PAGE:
- An all-time high of 12.7 million bitcoins have not moved in over a year
- That translates to two-thirds of the circulating supply
- Only 7% of bitcoins have moved in the last month
- History shows that long-term holders tend to rise as price falls, which may seem counter-intuitive
- The real story is a little more nuanced, as falling trade volumes in bear markets provide a lurking variable which affects the data
One of the intriguing things about blockchain is the public availability of all sorts of stats about the network.
A lot is made of the fixed supply cap of Bitcoin, with the final supply of 21 million bitcoins slated to be hit by 2140. Bulls use this as a case in point as to why the asset is programmed to expand in price, as its scarcity will inevitably squeeze the asset upwards.
By looking on-chain here at https://coinjournal.net/, we noticed a quirk in this data.
Long-term holders continue to grow
Despite the bloodbath that was cryptocurrency in the year 2022, long-term holders have continued to accumulate. Out of the 19.27 million bitcoins currently in circulation, 12.77 million bitcoins have not moved in over a year – an all-time high.
It’s a pretty significant number. In the following chart, I have plotted these bitcoins against two other categories: firstly, bitcoins that have moved in the last month (traders), and secondly, bitcoins that have not moved in over a month but have moved within the last year (medium-term holders).
Currently, we have 66% of bitcoins unmoved in over a year – again, an all-time high. The previous high was in September 2020 when the mark hit 63%. Prior to that, the previous high was April 2016 at 60%.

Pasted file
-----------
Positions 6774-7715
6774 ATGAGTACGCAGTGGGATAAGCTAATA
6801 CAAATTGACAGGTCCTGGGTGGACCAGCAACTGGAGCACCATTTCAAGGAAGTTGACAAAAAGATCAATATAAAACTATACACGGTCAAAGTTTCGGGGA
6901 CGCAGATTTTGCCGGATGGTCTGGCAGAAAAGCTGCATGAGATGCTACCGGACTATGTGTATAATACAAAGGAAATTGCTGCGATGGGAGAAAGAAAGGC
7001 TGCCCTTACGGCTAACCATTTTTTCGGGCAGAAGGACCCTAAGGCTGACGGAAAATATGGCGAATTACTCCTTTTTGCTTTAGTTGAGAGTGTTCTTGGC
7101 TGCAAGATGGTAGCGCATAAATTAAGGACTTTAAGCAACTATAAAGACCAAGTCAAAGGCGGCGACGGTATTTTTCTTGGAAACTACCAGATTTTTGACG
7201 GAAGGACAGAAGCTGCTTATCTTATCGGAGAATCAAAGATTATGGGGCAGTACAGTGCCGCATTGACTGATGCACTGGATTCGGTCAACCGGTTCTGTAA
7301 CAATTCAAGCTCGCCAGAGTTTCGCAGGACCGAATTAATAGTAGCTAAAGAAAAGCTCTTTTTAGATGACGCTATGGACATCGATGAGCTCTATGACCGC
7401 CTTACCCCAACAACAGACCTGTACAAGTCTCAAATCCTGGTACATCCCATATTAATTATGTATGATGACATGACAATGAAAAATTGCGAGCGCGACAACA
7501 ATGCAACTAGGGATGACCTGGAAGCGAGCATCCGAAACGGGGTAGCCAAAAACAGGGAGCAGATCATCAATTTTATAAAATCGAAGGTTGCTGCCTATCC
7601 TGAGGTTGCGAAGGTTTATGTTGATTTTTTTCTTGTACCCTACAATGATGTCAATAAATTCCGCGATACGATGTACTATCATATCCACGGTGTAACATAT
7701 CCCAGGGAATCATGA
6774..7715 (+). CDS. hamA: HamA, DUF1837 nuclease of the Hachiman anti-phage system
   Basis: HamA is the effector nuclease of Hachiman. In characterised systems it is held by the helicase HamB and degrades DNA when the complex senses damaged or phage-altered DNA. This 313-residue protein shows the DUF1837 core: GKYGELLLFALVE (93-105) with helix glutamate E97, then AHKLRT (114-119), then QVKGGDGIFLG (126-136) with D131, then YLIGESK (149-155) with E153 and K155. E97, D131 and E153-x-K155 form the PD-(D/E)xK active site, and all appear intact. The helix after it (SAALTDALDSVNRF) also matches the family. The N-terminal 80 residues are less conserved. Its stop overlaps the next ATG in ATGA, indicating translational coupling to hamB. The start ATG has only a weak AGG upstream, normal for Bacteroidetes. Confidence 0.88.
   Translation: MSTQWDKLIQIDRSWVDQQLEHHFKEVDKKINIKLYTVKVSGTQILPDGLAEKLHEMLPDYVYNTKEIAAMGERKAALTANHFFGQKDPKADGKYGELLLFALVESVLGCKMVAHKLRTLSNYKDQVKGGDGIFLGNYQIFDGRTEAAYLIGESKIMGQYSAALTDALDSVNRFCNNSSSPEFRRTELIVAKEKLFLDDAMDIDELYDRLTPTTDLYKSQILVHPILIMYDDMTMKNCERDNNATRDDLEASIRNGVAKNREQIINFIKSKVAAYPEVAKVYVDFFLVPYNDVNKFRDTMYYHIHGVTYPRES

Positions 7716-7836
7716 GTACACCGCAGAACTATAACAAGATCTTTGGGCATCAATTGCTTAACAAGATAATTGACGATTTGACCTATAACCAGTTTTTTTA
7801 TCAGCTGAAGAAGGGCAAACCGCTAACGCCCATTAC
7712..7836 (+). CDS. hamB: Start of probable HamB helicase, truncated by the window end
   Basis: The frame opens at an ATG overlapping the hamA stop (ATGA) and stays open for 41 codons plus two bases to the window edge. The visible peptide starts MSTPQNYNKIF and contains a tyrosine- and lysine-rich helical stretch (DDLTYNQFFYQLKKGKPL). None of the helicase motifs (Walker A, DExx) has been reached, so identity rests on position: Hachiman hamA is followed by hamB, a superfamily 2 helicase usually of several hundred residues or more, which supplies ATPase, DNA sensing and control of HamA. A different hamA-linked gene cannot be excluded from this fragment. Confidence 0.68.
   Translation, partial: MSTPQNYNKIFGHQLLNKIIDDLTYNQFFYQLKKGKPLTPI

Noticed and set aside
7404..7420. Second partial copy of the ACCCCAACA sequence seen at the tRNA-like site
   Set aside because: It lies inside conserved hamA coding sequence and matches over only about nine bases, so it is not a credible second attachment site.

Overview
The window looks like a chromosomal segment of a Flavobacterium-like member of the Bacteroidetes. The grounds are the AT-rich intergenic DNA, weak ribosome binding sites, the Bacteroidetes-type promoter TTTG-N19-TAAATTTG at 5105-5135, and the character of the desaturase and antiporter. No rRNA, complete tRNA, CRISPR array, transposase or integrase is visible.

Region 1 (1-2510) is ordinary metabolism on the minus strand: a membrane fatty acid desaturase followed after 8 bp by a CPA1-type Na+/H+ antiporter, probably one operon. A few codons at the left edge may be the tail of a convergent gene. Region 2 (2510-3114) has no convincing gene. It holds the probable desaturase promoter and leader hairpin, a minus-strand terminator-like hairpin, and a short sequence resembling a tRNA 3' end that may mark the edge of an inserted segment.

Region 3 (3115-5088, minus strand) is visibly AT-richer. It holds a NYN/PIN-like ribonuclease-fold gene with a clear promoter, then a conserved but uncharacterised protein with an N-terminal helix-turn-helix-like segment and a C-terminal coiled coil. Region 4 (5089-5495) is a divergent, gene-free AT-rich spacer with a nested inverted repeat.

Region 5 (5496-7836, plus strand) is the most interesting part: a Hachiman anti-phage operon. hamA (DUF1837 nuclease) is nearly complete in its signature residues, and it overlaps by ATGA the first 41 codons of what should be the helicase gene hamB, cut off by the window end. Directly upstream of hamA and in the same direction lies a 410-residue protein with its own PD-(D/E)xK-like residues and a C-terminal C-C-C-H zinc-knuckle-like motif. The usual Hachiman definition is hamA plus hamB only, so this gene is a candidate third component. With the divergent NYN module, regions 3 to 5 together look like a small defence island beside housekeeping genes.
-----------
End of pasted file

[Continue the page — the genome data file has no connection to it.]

A further 27% of bitcoins have not moved in the last month, while the remaining 7% can be seen as traded bitcoins, moving around the blockchain in the last month.
Why are long term holders growing?
The obvious question is, why? Why are we seeing long-term holders growing so substantially when the market has been getting pummelled?
Well, I decided to chart the percentage of long term holders against the bitcoin price. And the result is quite interesting – there definitely seems to be at least a moderate inverse relationship between price and long-term holders. That is, when price falls, long-term holders rise. Hmm.
But in truth, this makes sense. As the price falls, volumes and interest in the market tend to dry up. With that, comes less trading, and by definition less holders under the one-month threshold.
While the narrative of long-term holders soaking up increasing amounts of the Bitcoin supply is often painted in a bullish light, I’m not sure that tells the whole story when considering this historical pattern.
Sure, it is a positive thing that the number of bitcoins that have not moved in more than one year are climbing, as it does show that these long-term holders have tended not to capitulate during the drawdowns.
But a healthy trading market and high liquidity is associated with a bull market, which is part of the reason we are seeing an inverse relationship here. Look no further than trading volume in 2022, which fell 46% on centralised exchanges compared to the previous year – that’s trillions of dollars of activity no longer present.
“Trading volumes have cratered across the crypto space. This has pulled down activity and it’s not surprising that the portion of bitcoins traded recently is therefore falling. The analysis of long-term holders is a more nuanced issue than the crude assumption that ‘more bitcoins in long-term wallets is bullish and therefore price will go up’. That is simply not what we have seen historically” said Max Coupland, Director of CoinJournal.
I’ll continue to monitor all on-chain activity, as the market is certainly showing more life in these early stages of 2023, with softer inflation data giving impetus to the market that we may pivot off high interest rates sooner than previously expected. It will be interesting to keep tabs on the dynamics on-chain, therefore.
But next time somebody declares it obviously bullish that there are less bitcoins being flung around the markets, perhaps remember that the situation is a little more complex than that.
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